Silicon Valley has been a hotbed for entrepreneurship and innovation for the last four decades. It’s packed with big thinkers, highly talented engineers, and VCs who swing for the fences. Combined, this Silicon Valley beehive of entrepreneurs, developers, and investors has been brilliant at identifying, funding, and starting the next big idea. While most of the headlines paint dismal pictures of the economy, this venture market is alive and thriving once again.
In 2011 alone, Silicon Valley companies received $11.6 billion in investments. However, that figure only represents a third of all U.S.-based venture investment. In 2011, more than $30 billion of capital was deployed, a record since 2001. This clearly indicates that Silicon Valley was not the only place where entrepreneurs received funding to start and grow their businesses.
In fact, the Northeast and Mid-Atlantic are stealthily becoming destinations for startups and early growth-stage companies to raise funds. It is a region that is being sought out by entrepreneurs (both West Coast and East Coast) for its unique commercialization environment — a great compliment to the big-idea environment in Silicon Valley.
The pros and cons of location are often bandied about in arguments of East Coast versus West Coast. But choosing a location doesn’t need to be an either/or proposition. By creating a bi-coastal strategy, a company can have the best of both worlds and encode its DNA with the West Coast’s big ideas and the East Coast’s focus on commercialization.
The Northeast corridor is to commercialization what Silicon Valley is to engineers. If you’re going to sell something to a business, you’re likely going to travel to the Northeast. Within a 300-mile radius exist some of the most important industries of the 21st century, which represent target customers for aspiring business-oriented startups:
- Media and Communications: Headquartered in New York, New Jersey, and Philadelphia are Time Warner, Comcast, AT&T, and Verizon, as well as numerous other agencies, publishing companies, and marketing firms. These firms represent a gold mine for advertising technology companies.
- Financial Services: This industry calls Manhattan home. It’s tough to have an enterprise application without having one of the large financial institutions from NYC on your customer list. Software giants for the financial industry—SunGard, Bloomberg, and ADP—are headquartered here. And don’t forget the credit card and payment companies—Visa, Master Card, and American Express.
- Government: The single largest organization in the world, the U.S. Government, also has the largest budget in the world for technology and lies within this corridor. Any company that’s serious about the enterprise must have a dedicated federal government presence.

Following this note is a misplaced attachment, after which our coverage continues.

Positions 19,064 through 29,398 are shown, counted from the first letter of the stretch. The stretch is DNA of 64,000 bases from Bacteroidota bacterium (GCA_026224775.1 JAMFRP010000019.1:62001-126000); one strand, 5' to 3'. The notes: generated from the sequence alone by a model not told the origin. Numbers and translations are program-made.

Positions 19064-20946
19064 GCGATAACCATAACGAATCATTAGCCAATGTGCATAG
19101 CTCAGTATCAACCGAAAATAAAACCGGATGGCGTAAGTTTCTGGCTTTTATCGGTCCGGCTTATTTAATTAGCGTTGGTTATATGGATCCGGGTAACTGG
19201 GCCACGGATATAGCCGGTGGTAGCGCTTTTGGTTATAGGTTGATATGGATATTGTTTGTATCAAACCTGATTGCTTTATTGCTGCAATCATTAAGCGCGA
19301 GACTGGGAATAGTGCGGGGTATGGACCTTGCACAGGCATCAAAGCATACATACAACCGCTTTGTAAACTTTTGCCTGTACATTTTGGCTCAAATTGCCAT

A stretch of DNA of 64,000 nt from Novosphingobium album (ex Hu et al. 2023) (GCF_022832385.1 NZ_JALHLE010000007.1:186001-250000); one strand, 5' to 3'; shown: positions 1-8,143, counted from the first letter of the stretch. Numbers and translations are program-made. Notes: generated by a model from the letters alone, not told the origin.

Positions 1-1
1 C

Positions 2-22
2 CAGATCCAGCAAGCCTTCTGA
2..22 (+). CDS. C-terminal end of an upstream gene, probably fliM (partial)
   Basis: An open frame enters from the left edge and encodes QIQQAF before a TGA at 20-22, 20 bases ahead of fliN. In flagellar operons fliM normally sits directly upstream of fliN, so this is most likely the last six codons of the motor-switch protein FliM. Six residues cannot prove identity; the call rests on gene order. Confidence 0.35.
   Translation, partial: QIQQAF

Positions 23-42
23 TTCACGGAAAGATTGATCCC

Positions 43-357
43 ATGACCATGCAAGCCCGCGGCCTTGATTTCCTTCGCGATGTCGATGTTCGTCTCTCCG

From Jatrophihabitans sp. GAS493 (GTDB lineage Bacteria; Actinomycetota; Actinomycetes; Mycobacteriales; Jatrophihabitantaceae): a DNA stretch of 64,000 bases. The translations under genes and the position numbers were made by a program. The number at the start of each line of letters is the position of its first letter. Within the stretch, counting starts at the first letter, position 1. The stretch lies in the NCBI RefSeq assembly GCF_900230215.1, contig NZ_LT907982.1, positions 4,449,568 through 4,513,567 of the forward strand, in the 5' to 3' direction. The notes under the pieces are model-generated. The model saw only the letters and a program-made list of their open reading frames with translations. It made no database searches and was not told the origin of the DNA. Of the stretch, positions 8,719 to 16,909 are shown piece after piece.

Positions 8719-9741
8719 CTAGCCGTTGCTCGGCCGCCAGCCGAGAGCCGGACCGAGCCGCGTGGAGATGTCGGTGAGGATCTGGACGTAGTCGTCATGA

- Healthcare: Payers, such as CIGNA, Blue Cross Blue Shield, and Aetna, and pharmaceutical companies, such as Merck and Pfizer, line the New Jersey and Pennsylvania corridor. In addition, healthcare also concentrates much of its spending on the East Coast. The business of medicine is fast becoming personalized and data intensive—demanding consumerized mobile technologies, big data architectures, and privacy-sensitive cloud architectures.
- Manufacturing and Industrial: The roots of the Northeast were in heavy manufacturing, but today the industrial firms on the East Coast are a next-generation fleet-of-foot industrial and logistics companies—like GE, DuPont, Lockheed Martin, and UPS — building the next generation of power, transportation, logistics, and materials.
Venture firms in the Northeast corridor have a deep Rolodex of customers, as well as access to engineers that have had to harden and scale technologies in line with some of the most challenging vertical scenarios our next generation of entrepreneurs faces. However, because of the need to face these commercialization realities every day, East Coast venture firms have tended to be more conservative than their West Coast brethren.
East Coast firms were known for focusing more on B and C Rounds, established customer bases, income statements, balance sheets, and cash flows. As a result, many early-stage companies felt they were disqualified from the start and that this “established” culture was stacked against them.
But over the past few years, as the cost of starting companies has dropped and innovation has sprung up from every direction—especially in the commercialization corridor, a vibrant community of seed- and early-stage companies — investors have sprung up to support these ideas on the East Coast in the form of organized angel groups, incubators, venture funds, and strategic “innovation/venture” groups (i.e. Comcast Venture, Moody’s Ventures, SAP Ventures, etc.).
Simply put, funding for all stages is now available on both the East Coast and West Coast. Smart entrepreneurs recognize this and are seeking the best of both coasts by actively selecting firms on opposite coasts from their existing investors. Even the new tech establishment firms are adopting a bi-coastal strategy—Facebook, Twitter, and Skype, to name a few, have opened offices in New York City.
It’s clearly no longer a question of, “Should I raise capital from an East Coast firm or a West Coast firm?” It’s more a question of how an entrepreneur can benefit from the culture, resources, and contacts of both. Mixing big ideas, talent, customers, and funding has always been a recipe for success. The technology opportunity has never been greater for entrepreneurs and now the funding opportunities are there to match. East Coast or West Coast, it’s a great time to be an entrepreneur!
This post originally appeared on VentureBeat.